I do all that is in my control when it comes to my career and know many fellow actors who do the same. But I do have a simple question for you. How — and why — is it that so many unknown British and Australian actors are able to come here and immediately get work — and, I’m talking about major principal and guest roles, not little under-five or co-star, either — in American film and TV productions, even though American audiences have no clue as to who they are?
I get a little frustrated when I see unknown British actresses — particularly black actresses, but white too — who seem to be able to jump to the head of the class and land a top-notch agent. It seems agents — and casting directors — are increasingly biased against American actors, particularly if they don’t have a BFA or MFA in theatre from an institution of note.
But there are plenty of good, solid actors in Hollywood and across the USA, for that matter, that have lots of excellent theatrical training, but seem to be looked over in favor of overseas talent.
I am interested in your thoughts on this issue.
And thank you for being a beacon of light, integrity, honesty, and service in an industry that’s not always known for its kindness and willingness to help others.
Hiya Jennifer. Thanks for writing in. I’m gonna say some stuff that may talk you OUT of seeing me as a “beacon of light, integrity, honesty, and service,” but hopefully the whole picture of what I’m saying will help you with your perspective.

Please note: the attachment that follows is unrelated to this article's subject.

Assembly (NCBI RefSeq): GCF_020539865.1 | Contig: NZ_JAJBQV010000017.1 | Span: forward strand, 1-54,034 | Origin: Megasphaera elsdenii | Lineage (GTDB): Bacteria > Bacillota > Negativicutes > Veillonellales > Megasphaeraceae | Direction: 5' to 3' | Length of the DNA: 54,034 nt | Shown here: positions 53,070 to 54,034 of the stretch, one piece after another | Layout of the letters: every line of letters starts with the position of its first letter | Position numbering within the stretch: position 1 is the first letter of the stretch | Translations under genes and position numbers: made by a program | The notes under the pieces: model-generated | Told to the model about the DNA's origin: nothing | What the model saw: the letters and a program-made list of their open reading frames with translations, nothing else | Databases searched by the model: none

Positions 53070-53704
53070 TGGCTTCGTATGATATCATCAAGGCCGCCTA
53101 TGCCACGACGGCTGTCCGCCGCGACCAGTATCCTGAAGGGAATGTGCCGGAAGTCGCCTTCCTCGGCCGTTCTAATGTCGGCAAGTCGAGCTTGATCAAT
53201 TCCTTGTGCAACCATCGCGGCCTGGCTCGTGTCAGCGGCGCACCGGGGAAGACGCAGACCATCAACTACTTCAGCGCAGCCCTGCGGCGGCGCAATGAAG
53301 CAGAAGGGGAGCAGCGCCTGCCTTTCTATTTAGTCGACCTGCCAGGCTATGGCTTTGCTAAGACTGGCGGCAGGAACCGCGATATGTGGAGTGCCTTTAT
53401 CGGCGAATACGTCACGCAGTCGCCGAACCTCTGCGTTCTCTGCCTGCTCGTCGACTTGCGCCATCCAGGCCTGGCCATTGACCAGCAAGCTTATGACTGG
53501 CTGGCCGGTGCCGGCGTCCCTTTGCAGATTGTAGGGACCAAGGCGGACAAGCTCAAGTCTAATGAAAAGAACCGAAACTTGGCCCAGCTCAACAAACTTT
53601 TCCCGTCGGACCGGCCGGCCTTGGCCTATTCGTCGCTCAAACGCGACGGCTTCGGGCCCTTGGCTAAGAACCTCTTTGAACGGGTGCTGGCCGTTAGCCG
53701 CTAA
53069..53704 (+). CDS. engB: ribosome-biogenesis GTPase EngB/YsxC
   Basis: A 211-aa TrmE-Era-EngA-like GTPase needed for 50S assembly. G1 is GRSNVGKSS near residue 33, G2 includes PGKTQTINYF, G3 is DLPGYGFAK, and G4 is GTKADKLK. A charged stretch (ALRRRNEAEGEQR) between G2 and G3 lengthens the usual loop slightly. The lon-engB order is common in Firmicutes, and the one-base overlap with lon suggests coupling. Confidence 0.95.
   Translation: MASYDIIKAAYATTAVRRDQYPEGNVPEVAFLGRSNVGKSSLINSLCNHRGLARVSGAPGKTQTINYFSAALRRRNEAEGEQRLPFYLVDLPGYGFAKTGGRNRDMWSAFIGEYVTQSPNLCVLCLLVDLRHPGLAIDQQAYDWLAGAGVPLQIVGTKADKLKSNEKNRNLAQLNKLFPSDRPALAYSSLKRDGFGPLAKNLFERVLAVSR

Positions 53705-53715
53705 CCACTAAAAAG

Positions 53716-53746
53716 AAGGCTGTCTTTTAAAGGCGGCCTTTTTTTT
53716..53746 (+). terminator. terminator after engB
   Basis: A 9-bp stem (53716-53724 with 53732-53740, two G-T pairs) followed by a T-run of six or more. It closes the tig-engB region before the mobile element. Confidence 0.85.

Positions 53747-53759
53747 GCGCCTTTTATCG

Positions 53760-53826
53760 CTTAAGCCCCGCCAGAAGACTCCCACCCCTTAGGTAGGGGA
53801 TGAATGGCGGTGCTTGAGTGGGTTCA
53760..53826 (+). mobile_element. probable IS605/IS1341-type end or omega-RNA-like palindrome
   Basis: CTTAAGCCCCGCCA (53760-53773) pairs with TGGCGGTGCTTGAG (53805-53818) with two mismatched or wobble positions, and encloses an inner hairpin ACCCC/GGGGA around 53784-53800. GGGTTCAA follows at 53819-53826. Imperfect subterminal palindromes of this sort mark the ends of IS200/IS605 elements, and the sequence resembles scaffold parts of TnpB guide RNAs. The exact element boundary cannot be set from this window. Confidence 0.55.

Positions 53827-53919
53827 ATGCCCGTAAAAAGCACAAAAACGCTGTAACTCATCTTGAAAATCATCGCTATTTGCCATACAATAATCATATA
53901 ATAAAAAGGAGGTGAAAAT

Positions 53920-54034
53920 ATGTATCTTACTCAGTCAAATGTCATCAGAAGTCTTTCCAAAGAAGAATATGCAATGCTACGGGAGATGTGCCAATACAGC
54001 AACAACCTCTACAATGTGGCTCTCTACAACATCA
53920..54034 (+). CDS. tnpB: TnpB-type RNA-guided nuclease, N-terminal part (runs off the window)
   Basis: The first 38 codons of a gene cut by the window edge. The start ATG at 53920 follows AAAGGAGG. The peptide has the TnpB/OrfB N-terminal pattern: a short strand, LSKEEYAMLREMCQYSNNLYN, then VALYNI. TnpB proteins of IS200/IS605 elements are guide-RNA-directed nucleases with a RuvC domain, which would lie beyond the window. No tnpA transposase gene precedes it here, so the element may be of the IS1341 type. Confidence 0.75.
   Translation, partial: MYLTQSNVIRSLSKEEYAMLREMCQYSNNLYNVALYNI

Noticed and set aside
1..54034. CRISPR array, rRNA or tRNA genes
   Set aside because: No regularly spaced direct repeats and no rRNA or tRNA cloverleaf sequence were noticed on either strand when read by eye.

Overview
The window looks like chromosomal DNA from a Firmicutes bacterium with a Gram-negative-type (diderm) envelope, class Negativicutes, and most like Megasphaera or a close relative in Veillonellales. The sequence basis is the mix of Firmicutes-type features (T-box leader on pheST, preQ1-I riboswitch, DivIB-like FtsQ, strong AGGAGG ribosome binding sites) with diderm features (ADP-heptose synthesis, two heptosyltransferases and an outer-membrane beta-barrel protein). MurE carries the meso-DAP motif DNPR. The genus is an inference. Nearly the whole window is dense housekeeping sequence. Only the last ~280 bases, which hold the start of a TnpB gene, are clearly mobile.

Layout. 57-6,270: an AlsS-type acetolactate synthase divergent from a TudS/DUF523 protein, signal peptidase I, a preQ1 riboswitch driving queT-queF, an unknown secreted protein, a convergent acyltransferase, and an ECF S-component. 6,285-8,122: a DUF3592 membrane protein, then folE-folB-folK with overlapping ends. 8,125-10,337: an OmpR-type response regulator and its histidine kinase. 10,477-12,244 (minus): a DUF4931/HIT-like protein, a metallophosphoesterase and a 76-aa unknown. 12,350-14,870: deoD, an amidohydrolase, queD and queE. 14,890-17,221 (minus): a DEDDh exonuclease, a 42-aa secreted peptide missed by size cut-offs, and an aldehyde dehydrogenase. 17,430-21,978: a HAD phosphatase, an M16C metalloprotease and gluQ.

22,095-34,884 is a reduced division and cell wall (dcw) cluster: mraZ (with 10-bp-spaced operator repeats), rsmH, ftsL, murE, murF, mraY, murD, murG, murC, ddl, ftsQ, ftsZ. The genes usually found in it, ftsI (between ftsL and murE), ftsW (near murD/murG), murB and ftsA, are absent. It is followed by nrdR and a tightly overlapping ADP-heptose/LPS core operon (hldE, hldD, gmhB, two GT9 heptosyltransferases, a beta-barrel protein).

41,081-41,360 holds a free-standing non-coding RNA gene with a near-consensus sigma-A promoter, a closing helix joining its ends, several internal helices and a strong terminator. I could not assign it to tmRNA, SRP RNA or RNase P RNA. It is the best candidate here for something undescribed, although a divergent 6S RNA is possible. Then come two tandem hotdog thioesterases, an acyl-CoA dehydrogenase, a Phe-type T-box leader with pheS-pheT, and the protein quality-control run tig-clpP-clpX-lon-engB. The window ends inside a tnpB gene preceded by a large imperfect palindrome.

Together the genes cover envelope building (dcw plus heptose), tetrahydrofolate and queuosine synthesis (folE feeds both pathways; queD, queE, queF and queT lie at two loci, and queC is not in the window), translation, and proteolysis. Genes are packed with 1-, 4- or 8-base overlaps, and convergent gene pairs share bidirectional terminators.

First, I don’t know how many actors you know, but I know a lot. A lot, a lot, a lot. Now, some of them are the finest people on the planet. They’re amazing. In fact, I make it my business to surround myself with the best people out there, and many of those folks are actors. Disciplined, craft-focused, business-savvy, smart, fun, serious actors. I love them.
There are also, however, a buuuuuuuunch of flakes out there. Actors who can’t be bothered making the trek from Santa Monica to Burbank for an audition at 4pm on a Friday. Actors who will spend months selecting a headshot from their last shoot, never commit to an ongoing acting class after researching coaches, or forget to update their online profiles are in the mix, right? Complainy-Janey types. Those who’ll know there’s a bunch of work to do, to hit the next tier, but when you ask what their latest actor-related accomplishment was, they’ll tell you about this “really great blog” they’ve started reading, or they’ll tell you they grabbed a copy of Backstage and that they really, really intend to do some submissions. They’ll show you the labels they bought from Samuel French, they’ll tell you they’re enrolled for CD workshops, but when you ask WHO they’re targeting for representation or casting opportunities, they can’t even pull a name from the air.
They’re wannabes. They think picking up, moving to LA, getting headshots, and putting up their info at a couple of acting sites “counts.” They don’t join The Actors’ Network. They don’t attend free events put on by SAG Foundation. They don’t audit classes to find the right fit. They don’t work on a script idea with fellow creatives. They never get around to editing their reel or breaking down a scene or researching targets or learning the names of showrunners whose stories align with the ones they want to tell.
Now, this is not to say that British or Australian actors DO all those things. Certainly, there are flakes in every population! Nationality does not dictate a level of professionalism by any means. I’ve worked with actors all over the world and I can assure you that there is no one group of people with a lock on HUSTLE. It’s a personality thing.